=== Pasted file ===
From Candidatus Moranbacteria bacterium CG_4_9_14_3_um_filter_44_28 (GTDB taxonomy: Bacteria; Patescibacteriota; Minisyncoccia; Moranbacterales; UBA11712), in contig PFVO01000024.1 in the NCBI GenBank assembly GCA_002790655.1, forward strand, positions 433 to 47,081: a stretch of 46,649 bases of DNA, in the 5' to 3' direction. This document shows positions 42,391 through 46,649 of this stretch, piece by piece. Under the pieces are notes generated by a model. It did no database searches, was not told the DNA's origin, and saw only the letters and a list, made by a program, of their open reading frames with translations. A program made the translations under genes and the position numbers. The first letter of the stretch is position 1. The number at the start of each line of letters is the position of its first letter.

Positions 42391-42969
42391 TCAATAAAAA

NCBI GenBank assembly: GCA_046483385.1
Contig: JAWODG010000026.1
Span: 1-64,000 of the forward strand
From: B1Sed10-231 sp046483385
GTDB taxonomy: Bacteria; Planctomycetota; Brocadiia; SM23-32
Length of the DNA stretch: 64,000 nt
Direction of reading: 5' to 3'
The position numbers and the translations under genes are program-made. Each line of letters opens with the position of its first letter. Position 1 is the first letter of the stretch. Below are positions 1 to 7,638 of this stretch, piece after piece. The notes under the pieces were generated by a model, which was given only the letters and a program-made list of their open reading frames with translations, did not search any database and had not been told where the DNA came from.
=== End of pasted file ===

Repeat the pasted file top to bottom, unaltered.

From Candidatus Moranbacteria bacterium CG_4_9_14_3_um_filter_44_28 (GTDB taxonomy: Bacteria; Patescibacteriota; Minisyncoccia; Moranbacterales; UBA11712), in contig PFVO01000024.1 in the NCBI GenBank assembly GCA_002790655.1, forward strand, positions 433 to 47,081: a stretch of 46,649 bases of DNA, in the 5' to 3' direction. This document shows positions 42,391 through 46,649 of this stretch, piece by piece. Under the pieces are notes generated by a model. It did no database searches, was not told the DNA's origin, and saw only the letters and a list, made by a program, of their open reading frames with translations. A program made the translations under genes and the position numbers. The first letter of the stretch is position 1. The number at the start of each line of letters is the position of its first letter.

Positions 42391-42969
42391 TCAATAAAAA

NCBI GenBank assembly: GCA_046483385.1
Contig: JAWODG010000026.1
Span: 1-64,000 of the forward strand
From: B1Sed10-231 sp046483385
GTDB taxonomy: Bacteria; Planctomycetota; Brocadiia; SM23-32
Length of the DNA stretch: 64,000 nt
Direction of reading: 5' to 3'
The position numbers and the translations under genes are program-made. Each line of letters opens with the position of its first letter. Position 1 is the first letter of the stretch. Below are positions 1 to 7,638 of this stretch, piece after piece. The notes under the pieces were generated by a model, which was given only the letters and a program-made list of their open reading frames with translations, did not search any database and had not been told where the DNA came from.